Our quantitative data points are meant to provide a high-level understanding of factors in equity risk models for Vulcan Materials Co. Portfolio managers use these models to forecast risk, optimize portfolios and review performance.
We show how VMC stock compares to 2,000+ US-based stocks, and to peers in the Non-Energy Minerals sector and Construction Materials industry.
Please do not consider this data as investment advice. Data is downloaded from sources we deem reliable, but errors may occur.
Vulcan Materials Co. engages in the provision of basic materials and supply for infrastructure and construction industry. It operates through the following business segments: Aggregates, Asphalt, Concrete and Calcium. The Aggregates segment produces and sells asphalt mix and ready-mixed concrete primarily in its mid-Atlantic, Georgia, Southwestern, Tennessee and Western markets. The Asphalt segment produces and sells asphalt mix in Arizona, California, New Mexico, Tennessee, and Texas. The Concrete segment produces and sells ready-mixed concrete in California, Georgia, Maryland, New Mexico, Texas, Virginia, Washington D.C., and the Bahamas. The Calcium segment produces calcium products for the animal feed, plastics, and water treatment industries with calcium carbonate material mined at the Brooksville quarry. The company was founded in 1909 and is headquartered in Birmingham, AL.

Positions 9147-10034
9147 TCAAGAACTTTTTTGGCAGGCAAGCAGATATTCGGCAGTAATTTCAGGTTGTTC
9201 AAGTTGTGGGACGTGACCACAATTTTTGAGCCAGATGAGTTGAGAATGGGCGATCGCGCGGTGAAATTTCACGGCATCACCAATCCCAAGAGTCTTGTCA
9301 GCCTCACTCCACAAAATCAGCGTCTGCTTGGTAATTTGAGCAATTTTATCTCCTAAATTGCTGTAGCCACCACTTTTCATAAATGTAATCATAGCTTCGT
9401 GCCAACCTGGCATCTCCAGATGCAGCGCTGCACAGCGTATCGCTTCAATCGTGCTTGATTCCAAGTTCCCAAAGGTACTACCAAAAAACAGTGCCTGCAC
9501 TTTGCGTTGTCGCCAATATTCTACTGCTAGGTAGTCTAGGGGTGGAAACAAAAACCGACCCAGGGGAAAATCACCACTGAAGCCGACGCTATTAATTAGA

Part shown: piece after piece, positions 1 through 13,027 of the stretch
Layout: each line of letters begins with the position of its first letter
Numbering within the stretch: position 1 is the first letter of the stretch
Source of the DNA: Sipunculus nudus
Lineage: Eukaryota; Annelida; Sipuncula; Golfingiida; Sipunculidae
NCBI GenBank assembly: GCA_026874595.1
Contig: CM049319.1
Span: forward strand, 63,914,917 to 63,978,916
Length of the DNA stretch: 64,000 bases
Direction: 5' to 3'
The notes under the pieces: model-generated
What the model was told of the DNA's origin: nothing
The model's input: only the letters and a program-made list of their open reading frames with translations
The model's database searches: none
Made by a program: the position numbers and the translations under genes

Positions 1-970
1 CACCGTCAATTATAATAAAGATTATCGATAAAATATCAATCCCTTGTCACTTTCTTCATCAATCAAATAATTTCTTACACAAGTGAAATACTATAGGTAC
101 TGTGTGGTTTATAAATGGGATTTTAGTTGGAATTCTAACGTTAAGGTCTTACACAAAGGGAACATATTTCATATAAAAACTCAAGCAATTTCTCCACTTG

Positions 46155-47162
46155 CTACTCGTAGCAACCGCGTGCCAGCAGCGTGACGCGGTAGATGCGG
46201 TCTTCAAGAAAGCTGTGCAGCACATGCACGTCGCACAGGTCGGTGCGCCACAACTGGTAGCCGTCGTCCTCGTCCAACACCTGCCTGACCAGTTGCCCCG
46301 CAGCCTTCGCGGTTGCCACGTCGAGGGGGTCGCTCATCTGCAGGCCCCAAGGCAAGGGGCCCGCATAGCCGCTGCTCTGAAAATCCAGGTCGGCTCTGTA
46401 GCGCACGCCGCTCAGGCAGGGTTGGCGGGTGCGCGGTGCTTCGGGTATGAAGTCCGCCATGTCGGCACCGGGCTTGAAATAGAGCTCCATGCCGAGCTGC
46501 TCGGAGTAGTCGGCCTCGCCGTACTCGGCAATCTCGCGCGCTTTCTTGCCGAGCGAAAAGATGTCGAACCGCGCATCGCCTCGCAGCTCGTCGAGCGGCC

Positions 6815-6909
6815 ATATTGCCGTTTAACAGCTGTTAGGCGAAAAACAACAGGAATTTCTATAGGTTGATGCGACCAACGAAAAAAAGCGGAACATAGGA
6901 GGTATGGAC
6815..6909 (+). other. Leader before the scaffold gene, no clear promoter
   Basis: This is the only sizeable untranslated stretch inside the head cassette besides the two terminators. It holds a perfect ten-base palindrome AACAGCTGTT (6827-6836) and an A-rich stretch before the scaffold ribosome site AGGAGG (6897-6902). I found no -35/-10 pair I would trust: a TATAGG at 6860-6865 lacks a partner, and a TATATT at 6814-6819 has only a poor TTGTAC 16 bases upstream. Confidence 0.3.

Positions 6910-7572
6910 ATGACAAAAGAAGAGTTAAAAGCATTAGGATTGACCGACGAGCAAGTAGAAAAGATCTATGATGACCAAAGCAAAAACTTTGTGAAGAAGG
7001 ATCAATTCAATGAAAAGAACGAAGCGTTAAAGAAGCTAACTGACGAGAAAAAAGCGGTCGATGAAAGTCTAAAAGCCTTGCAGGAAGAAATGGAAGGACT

Many of the following risk metrics are standardized and transformed into quantitative factors in institutional-level risk models.
Rankings below represent percentiles from 1 to 100, with 1 being the lowest rating of risk.
Stocks with higher beta exhibit higher sensitivity to the ups and downs in the market. (↑↑)
Stocks with higher market capitalization often have lower risk. (↑↓)
Higher average daily dollar volume over the past 30 days implies lower liquidity risk. (↑↓)
Higher price momentum stocks, aka recent winners, equate to lower risk for many investors. (↑↓)
Style risk factors often include measures of profitability and payout levels.
Companies with higher earnings generally provide lower risk. (↑↓)
Companies with higher dividend yields, if sustaintable, are perceived to have lower risk. (↑↓)